Attorney conflicts of interest is a smaller known claim that relates to ineffective assistance of counsel, attorney conflict of interest, on an 11.07 Writ of Habeas Corpus.
In terms of ineffective assistance of counsel, this means that the attorney might have had a conflict of interest, meaning they represented some adverse party previously, or at the same time.
This can apply if you’re looking at a situation where you have co-defendants and the attorney was either appointed, retained to represent several co-defendants, the attorney potentially had a previous client, or other current clients that somehow conflicted in their representation of you.
This could have made them want to be loyal to that client over being loyal to you and caused you to have actual harm in your case.
That’s ineffective assistance of counsel claim that can be brought up because it’s a violation of the defendant’s right to counsel if the counsel was burdened by an actual conflict of interest and the conflict had an adverse effect on specific instances of counsel’s performance.
That’s something you need to think about, as a good example of this is the case Monreale v. State from the Court of Criminal Appeals in 1997, which you should look into if you want more insight on this writ ground.
The other thing to think about is that this conflict of interest has to be an actual conflict, not just a potential conflict. You will need to point to those specific instances where you think that actual conflict interfered with the attorney’s ability.
An Example: One Lawyer – Two Clients
An example might be that your attorney represented two clients, you and someone else, and that other client happened to be a person that could benefit you in your trial through testimony in your case, but they didn’t want to call that person as a witness because he represented that person in their capacity as attorney for that person.
They thought it would not be in that person’s best interest to come to testify because they might incriminate themselves or something like that. Because of this, they advised that person not to testify, and then they didn’t call the person into your case.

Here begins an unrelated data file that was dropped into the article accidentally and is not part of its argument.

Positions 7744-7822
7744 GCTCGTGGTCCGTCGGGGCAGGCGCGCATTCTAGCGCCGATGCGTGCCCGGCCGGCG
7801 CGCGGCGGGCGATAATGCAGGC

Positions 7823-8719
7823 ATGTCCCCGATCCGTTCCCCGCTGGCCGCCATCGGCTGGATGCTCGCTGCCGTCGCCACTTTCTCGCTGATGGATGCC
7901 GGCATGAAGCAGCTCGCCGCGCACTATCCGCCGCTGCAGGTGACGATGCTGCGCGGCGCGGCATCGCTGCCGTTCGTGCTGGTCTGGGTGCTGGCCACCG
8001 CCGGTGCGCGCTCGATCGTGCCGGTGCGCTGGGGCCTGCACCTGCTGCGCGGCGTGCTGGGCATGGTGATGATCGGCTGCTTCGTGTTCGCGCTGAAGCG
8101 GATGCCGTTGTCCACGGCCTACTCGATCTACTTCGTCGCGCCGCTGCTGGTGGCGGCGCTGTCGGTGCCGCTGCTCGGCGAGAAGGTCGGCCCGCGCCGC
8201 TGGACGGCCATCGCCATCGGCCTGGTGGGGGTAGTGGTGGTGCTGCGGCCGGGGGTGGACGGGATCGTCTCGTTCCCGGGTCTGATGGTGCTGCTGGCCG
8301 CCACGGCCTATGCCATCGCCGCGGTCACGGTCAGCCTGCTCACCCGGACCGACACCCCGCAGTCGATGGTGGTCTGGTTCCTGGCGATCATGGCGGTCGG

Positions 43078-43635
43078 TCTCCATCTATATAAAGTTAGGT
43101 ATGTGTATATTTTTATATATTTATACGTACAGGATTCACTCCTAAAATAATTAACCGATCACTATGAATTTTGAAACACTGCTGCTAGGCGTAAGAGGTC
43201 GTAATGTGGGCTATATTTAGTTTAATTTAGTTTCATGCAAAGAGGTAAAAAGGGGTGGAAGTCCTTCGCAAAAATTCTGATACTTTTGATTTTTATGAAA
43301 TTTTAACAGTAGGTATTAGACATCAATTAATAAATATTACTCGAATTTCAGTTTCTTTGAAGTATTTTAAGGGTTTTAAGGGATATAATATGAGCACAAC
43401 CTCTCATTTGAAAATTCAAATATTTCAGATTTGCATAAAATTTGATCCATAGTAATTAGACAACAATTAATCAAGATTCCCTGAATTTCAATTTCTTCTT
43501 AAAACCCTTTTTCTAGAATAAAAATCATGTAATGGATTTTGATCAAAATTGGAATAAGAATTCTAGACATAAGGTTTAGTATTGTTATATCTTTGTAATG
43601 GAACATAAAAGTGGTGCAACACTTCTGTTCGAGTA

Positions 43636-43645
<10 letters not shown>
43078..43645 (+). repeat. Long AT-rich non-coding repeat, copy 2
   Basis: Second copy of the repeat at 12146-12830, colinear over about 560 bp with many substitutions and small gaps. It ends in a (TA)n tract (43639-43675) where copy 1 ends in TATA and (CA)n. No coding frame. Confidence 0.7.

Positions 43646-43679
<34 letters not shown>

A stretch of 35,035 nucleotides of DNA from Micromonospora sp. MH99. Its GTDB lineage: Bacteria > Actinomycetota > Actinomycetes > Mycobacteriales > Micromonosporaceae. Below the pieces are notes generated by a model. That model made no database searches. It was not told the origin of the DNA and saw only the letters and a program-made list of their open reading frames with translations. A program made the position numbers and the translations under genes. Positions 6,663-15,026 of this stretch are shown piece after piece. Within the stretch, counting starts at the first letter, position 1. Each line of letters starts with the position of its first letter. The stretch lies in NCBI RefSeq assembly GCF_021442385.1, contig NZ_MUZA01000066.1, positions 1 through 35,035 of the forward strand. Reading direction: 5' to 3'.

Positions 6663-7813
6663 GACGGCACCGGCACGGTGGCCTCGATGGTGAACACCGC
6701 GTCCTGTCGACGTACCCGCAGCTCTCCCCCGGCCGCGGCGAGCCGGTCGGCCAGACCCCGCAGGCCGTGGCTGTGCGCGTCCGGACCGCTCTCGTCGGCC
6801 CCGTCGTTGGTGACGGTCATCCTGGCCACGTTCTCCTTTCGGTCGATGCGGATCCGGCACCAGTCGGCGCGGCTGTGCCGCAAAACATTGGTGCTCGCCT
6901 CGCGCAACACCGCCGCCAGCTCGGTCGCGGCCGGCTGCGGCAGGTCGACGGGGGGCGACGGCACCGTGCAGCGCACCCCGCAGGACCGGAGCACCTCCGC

That’s an actual conflict of interest and that’s prejudiced in your case because had they not been representing that person, or had they not been representing you, the circumstances might have played out differently. That’s an interesting thing to think about if you potentially have that issue in your case. You can look at that case, Monreale v. State, DeCoster v. State, and Cuyler, v. Sullivan to learn more about this 11.07 Writ ground.
In the Clinton Young case of Midland County, Texas, where this young man was on death row, an attorney was doing work for the Judge in the case which resulted in the conviction being tossed and a new trial ordered. That relationship has also tainted over 350 other Midland County convictions over the past 20 years.
About The Attorney
Jacob Blizzard is board certified in both criminal law and criminal appellate law.
He regularly practices in the areas of state and federal criminal defense, criminal appeals, post conviction writs of habeas corpus.
In Texas, there are more than 100,000 attorneys licensed to practice, but only 7,450 are board certified.
In the entire State of Texas, as of the 2019 certification year, there were only 87 attorneys board certified in both criminal law and criminal appellate law, making Mr. Blizzard one of 0.087% of attorneys in Texas to hold both of those certifications.